• Author Name: Anupama Kumari Rai
  • Details:  Advocate, Bombay High Court, B.Sc, LLM

A “warning” to those who “played with the honour” of “sisters and daughters” by concealing their identities and operating secretly. If they did not mend their ways, then their “Ram Naam Satya yatra (funeral processions)” would be taken out, said Mr. Adityanath the Chief Minister of Uttar Pradesh. 

The verdict of Mr. Adityanath is mainly based upon the recent order of Allahabad High Court where the Court dismissed a writ petition filed by a married couple seeking stay on their families from interfering in their marriage. The court observed that the Muslim-born woman converted to Hindu in June and then married as per Hindu rituals in July, clearly revealing that the conversion has taken place only for the purpose of marriage. Ruling that conversion just for the purpose of marriage is unacceptable, the High Court said it will not interfere in the matter under Article 226, dismissing the plea. In this order, the single judge bench of Justice Mahesh Chandra Tripathi also made a reference to a 2014 order by the same court that he said ‘has proceeded to observe that conversion just for the purpose of marriage is unacceptable’.

The 2014 judgement, in the case of Smt. Noor Jahan Begum @ Anjali Mishra & Anr. V. State of U.P. & Ors. also says , ‘ Thus conversion of religion to Islam, in the present set of facts, of the girls without their faith and belief in Islam and at the instance of the boys, solely for the purpose of marriage, cannot be said to be a valid conversion to Islam religion. These marriages (Nikah) are against the mandate in Sura II Ayat 221 of the Holy Quran”.

Over and above this flawed reference, upon going through the order there is an even bigger question to ask: is this decision of the high court really in accordance with the law?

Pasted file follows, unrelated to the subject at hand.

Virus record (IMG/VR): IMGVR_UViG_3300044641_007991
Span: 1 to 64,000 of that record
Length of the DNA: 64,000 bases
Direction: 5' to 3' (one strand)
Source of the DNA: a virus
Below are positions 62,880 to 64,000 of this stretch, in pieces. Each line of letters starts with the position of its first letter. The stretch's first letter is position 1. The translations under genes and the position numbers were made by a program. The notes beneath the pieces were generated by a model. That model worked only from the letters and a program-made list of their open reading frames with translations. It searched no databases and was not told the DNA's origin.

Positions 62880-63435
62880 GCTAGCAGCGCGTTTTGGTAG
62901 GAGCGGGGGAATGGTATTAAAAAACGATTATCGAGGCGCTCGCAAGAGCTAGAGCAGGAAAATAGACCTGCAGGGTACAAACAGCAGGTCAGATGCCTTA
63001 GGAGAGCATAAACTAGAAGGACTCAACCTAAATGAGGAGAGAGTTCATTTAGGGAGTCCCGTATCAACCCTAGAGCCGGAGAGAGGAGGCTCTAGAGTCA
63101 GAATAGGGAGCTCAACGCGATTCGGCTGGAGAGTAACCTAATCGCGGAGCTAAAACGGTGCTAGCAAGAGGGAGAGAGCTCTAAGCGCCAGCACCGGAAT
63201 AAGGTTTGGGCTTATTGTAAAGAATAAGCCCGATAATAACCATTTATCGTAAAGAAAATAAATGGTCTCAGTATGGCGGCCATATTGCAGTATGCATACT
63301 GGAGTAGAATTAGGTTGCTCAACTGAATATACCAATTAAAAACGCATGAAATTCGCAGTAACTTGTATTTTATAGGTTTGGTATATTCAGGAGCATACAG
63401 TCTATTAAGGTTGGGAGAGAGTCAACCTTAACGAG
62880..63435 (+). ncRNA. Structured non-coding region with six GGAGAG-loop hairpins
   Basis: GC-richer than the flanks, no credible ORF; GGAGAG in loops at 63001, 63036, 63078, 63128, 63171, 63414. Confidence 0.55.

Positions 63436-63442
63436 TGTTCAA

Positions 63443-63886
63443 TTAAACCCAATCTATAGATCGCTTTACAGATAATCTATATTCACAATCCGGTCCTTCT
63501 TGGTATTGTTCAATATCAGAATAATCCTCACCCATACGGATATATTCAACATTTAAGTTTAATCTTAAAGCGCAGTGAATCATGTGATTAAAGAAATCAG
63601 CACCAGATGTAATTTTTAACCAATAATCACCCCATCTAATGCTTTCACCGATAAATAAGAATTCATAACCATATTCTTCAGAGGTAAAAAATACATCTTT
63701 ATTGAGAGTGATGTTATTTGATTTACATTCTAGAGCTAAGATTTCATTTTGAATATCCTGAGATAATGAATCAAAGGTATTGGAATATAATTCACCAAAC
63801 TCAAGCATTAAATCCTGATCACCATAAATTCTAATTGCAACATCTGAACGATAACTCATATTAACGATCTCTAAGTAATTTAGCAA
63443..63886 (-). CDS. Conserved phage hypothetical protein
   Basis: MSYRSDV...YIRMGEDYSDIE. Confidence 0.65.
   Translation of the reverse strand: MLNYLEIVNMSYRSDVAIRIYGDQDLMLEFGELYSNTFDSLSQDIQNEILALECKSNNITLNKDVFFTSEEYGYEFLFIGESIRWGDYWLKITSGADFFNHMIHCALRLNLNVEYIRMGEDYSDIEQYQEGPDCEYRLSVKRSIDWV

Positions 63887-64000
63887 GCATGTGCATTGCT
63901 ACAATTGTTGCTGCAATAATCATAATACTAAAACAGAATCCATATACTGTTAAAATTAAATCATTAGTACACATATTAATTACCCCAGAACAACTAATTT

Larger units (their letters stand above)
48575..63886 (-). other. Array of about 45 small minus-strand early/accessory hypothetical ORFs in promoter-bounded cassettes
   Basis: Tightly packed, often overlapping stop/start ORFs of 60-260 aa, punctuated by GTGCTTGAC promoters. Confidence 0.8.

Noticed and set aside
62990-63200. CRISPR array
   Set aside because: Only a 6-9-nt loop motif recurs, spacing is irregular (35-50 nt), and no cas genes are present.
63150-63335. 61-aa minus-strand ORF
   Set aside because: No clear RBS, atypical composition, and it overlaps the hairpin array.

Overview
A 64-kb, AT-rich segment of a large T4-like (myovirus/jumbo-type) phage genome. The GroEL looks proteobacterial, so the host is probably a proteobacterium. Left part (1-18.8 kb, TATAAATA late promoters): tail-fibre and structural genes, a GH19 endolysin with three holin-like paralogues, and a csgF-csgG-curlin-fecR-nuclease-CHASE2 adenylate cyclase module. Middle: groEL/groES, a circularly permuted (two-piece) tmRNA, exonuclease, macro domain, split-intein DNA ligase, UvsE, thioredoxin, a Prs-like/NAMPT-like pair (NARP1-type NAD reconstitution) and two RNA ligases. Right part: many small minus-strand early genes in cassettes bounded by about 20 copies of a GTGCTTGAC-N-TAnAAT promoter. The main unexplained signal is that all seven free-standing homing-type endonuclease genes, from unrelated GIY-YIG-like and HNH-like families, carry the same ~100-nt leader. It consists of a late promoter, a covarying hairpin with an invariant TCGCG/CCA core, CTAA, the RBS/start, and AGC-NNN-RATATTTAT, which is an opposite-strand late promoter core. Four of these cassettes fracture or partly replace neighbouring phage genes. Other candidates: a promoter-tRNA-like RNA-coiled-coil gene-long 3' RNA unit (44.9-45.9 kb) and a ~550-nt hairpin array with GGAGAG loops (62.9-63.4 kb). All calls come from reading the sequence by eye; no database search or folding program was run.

The order is silent as to any other reasons why the couple should not be granted protection from coercive interference by the State or other persons? 

For better understanding let’s understand the first two concepts regarding this issue. Rights to conversion and is conversion required for solemnization of marriage? And the concept of a woman’s religion getting merged with her husband’s faith after an inter-religion marriage.

The Constitution guarantees to each individual the right freely to practise, profess and propagate religion. Choices of faith and belief as indeed choices in matters of marriage lie within an area where individual autonomy is supreme. The supreme Court in the Hadiya case held that a person’s right to choose a religion and marry is an intrinsic part of her meaningful existence. Neither the State nor “patriarchal supremacy” can interfere in her decision.

The Special Marriage Act, 1954 was enacted to provide a special form of marriage by any person in India and all Indian nationals in foreign countries irrespective of the religion either party to the marriage may profess. It is noted that there are no such requirements of conversion just for the sake of solemnization of marriage. 

“There is no law, which says that a woman loses religious identity after marrying a man from another faith… Moreover, the Special Marriage Act is there and allows two persons to marry and maintain their respective religious identities,” the bench of the Supreme Court comprising Justices A K Sikri, A M Khanwilkar, D Y Chandrachud and Ashok Bhushan said . Then the question arises: why is conversion required for marriage? In general, Islam allows for marriage between a man and woman as “believers”. Culturally, it is accepted that marriage between a follower of islam (muslim) and a Christian or Jew does not require conversion. Traditionally, however, marriages between muslims and a follower of Hinduism or other polytheistic religions requires conversion to Islam. So again the question is why there is different rule for Hindu while Hinduism has allowances for such practice even if Hinduism considers all religions are a way to God, but there can be political differences and so marital conversion is sometimes discouraged. Throughout Hindu history, inter-religious marriages have also been a way for keeping the peace and building alliances.